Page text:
My do-not-disturb sign reads: "Future Commander in Chief relaxing. Stand down."
The hotel organises a range of activities in the area such as horse riding, hiking and golf but what really sets it apart is its position within West Point itself.
Although the Reception Day rehearsal happens only once a year, guided tours of the campus run daily. They depart from the nearby West Point Visitors Centre, which has an excellent free museum that contains weaponry, military clothing and detailed analysis of some of history's most famous battles.
Our guide, Erin, graduated from West Point in 1995 and now works part-time leading campus tours that give an insight into life at the academy.
New cadets' first six weeks are spent in basic training, an intensive programme of long marches, mountaineering and tactical manoeuvres. The West Point website describes it as "challenging" and it's the period during which most cadets drop out.
Once they're back at West Point, cadets settle into a punishing regime of 5.30am starts, long days of training and study and precious little free time.
The reward for all this effort is one of the best free public college educations in the country, valued at about US$350,000 (NZ$430,000).
Of course, there are obligations. Cadets who leave during the first two years can walk away scot-free but if they leave after that then they must pay back the fees.
Cadets who graduate are committed to eight years' service - five years' active and three years in a reserve component.
Competition for places is fierce. West Point receives about 14,000 applications a year from some of the brightest, sportiest, most do-gooding kids in the country.
All must be nominated by a member of Congress but many go further. Erin secured nominations from the country's president and vice-president.
As we drive around campus, Erin points out some of the facilities: a 39,000-seat football stadium, three swimming pools, five gyms, a basketball arena and an ice rink. West Point is really a self-contained city, with its own police force, hospital, fire service and schools and more American flags than in any other place I've seen.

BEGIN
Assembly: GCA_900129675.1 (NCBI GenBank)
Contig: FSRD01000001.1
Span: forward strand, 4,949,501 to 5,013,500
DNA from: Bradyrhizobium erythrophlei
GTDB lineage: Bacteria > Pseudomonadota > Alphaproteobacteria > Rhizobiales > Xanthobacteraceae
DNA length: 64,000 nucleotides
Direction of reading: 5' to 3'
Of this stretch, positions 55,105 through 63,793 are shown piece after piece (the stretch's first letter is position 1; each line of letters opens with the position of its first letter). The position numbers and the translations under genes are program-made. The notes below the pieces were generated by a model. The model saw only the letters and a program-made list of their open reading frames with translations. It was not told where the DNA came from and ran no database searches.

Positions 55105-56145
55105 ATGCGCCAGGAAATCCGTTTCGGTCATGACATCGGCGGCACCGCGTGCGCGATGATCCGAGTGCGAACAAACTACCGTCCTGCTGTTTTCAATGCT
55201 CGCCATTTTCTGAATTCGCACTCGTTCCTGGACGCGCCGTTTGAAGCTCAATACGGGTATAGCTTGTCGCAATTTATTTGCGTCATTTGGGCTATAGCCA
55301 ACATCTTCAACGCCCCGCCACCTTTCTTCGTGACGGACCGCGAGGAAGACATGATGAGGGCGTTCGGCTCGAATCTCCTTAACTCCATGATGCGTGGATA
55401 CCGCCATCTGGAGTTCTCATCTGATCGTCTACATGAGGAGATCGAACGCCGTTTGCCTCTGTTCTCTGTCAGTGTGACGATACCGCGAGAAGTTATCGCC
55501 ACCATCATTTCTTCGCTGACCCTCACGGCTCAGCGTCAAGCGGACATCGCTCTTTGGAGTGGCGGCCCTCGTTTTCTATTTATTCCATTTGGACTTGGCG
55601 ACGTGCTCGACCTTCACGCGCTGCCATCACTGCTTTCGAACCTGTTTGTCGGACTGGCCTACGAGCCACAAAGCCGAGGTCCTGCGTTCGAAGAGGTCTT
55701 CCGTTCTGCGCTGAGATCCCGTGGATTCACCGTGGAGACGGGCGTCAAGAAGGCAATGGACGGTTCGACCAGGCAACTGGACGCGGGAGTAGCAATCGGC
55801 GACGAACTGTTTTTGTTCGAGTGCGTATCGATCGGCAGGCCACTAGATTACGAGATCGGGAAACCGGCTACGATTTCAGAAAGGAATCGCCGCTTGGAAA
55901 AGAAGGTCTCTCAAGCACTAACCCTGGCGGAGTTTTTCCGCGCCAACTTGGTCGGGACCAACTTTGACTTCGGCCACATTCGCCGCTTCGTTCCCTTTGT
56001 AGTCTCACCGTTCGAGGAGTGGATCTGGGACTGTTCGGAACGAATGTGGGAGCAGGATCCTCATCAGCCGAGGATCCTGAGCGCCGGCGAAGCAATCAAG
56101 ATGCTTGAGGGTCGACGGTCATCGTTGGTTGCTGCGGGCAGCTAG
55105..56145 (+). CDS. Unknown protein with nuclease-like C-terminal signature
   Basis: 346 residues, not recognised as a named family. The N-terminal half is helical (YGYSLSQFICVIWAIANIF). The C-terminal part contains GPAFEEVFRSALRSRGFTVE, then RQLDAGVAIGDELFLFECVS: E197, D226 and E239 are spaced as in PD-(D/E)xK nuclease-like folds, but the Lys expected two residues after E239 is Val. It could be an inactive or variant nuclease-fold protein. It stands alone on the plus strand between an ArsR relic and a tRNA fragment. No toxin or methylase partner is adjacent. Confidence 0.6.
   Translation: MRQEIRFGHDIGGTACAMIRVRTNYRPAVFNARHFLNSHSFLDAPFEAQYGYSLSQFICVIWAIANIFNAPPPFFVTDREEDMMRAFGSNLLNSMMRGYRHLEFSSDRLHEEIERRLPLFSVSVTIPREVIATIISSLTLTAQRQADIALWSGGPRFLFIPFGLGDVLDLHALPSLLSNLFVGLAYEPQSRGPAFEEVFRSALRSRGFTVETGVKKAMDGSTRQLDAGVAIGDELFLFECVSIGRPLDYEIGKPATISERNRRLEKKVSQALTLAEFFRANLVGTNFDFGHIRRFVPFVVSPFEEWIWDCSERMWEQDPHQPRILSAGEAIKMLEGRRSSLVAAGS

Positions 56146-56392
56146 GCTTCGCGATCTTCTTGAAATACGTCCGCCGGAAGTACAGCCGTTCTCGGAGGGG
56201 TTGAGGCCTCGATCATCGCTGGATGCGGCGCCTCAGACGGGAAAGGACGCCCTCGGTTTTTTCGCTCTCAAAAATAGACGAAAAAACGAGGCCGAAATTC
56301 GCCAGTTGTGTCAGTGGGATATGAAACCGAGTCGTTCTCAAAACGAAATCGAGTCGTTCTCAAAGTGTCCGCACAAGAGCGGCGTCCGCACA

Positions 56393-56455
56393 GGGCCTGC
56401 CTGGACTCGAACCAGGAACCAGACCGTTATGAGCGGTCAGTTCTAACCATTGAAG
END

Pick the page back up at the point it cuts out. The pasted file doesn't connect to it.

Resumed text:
Our first stop is the Cadet Chapel, a beautiful stone church where cadets can get married once they've graduated (neither marriage nor having children is allowed while they're studying).
From here we can see the mess hall where, three times a day, 4400 cadets manage the miraculous act of lining up, marching in and eating (with freshmen serving older students) in just 20 minutes.
We finish at Trophy Point, where an imposing 14m-high granite column is dedicated to those who fought in the Civil War.
This is also the spot where the Americans stretched a 550m, 65-tonne chain across the Hudson in 1778 to stop British ships advancing during the American War of Independence. This event marked the birth of West Point as a military installation and it's now the oldest continuously garrisoned military base in the US.
As we drive back to the visitors centre we pass a playing field on which some second-year students are practising a marching drill under the midday sun. Dressed in matching khaki fatigues, their movements are sharp, co-ordinated and purposeful.
It reminds me of the refreshingly candid speech given by the general who thanked us all for volunteering at the end of R-Day: "We take the most talented people in the country, people who are used to being the best at everything they do and we strip them of their identity and build them back up again."
Getting there: United Airlines flies from Auckland to New York via Los Angeles and San Francisco. West Point is a 90-minute drive or one-hour train ride from New York. The Hampton Luxury Liner coach service runs from Manhattan.
Where to stay: The Thayer Hotel.
Tours: Regular guided tours leave from the West Point Visitors Centre.
Rob McFarland travelled as a guest of United Airlines and the Thayer Hotel.